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Escherichia Coli (E Coli 0157 H7).


StatPearls [Internet]. Treasure Island (FL): StatPearls Publishing; 2019-.
2019 Jul 11.

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Creighton University
St. Luke's University Health Network
St. Luke's University Hospital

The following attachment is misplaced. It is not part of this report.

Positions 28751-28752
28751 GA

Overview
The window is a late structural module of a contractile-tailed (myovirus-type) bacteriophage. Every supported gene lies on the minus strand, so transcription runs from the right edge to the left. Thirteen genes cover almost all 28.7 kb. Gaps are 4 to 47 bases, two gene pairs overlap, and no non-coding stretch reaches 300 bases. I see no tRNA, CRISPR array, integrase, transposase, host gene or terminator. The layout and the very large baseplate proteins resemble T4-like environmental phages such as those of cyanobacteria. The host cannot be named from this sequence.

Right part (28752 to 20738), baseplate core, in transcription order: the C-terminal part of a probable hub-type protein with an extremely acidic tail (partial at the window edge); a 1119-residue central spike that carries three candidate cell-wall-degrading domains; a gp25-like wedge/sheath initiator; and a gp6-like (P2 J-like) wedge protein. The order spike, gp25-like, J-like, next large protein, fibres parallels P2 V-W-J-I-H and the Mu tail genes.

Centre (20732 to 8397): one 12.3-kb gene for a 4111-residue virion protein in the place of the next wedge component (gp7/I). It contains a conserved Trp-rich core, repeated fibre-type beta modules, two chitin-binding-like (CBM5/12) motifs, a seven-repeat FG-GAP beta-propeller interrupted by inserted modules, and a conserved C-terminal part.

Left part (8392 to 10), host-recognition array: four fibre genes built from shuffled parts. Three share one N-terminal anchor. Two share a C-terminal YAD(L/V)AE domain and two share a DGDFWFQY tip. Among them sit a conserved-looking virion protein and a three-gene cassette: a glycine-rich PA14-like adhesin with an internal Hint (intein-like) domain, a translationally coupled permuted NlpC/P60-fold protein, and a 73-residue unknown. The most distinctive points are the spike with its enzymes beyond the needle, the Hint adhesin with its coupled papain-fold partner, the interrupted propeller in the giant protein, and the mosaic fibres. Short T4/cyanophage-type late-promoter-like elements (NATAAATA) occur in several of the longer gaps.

First isolated in 1982, Shiga toxin-producing Escherichia coli O157: H7 has become an important food- and waterborne pathogen that causes diarrhea, hemorrhagic colitis, and hemolytic-uremic syndrome (HUS) in humans. An enterohemorrhagic bacterial strain, E. coli O157: H7 infects the alimentary tract and induces abdominal cramps with hemorrhagic diarrhea. Transmission of E. coli O157: H7 occurs via the fecal-oral route after consumption of contaminated, undercooked liquids and foods. Alternatively, E. coli 0157: H7 can be transmitted by person-to-person through fecal shedding and accounts for an estimated 11% of infections. The production of Shiga toxins is a key factor contributing to the development of HUS. Enterohemorrhagic E. coli O157: H7 induces illness secondary to its production of Shiga toxin that causes a range of gastrointestinal illnesses, from watery diarrhea to hemorrhagic colitis. E. coli 0157: H7 induces enterohemorrhagic disease that can cause systemic illness by hemolytic uremic syndrome, which manifests as hemolytic anemia, thrombocytopenia, and acute renal failure. HUS can result in both acute, potentially life-threatening illness and lifelong, chronic illness.[1][2][3]

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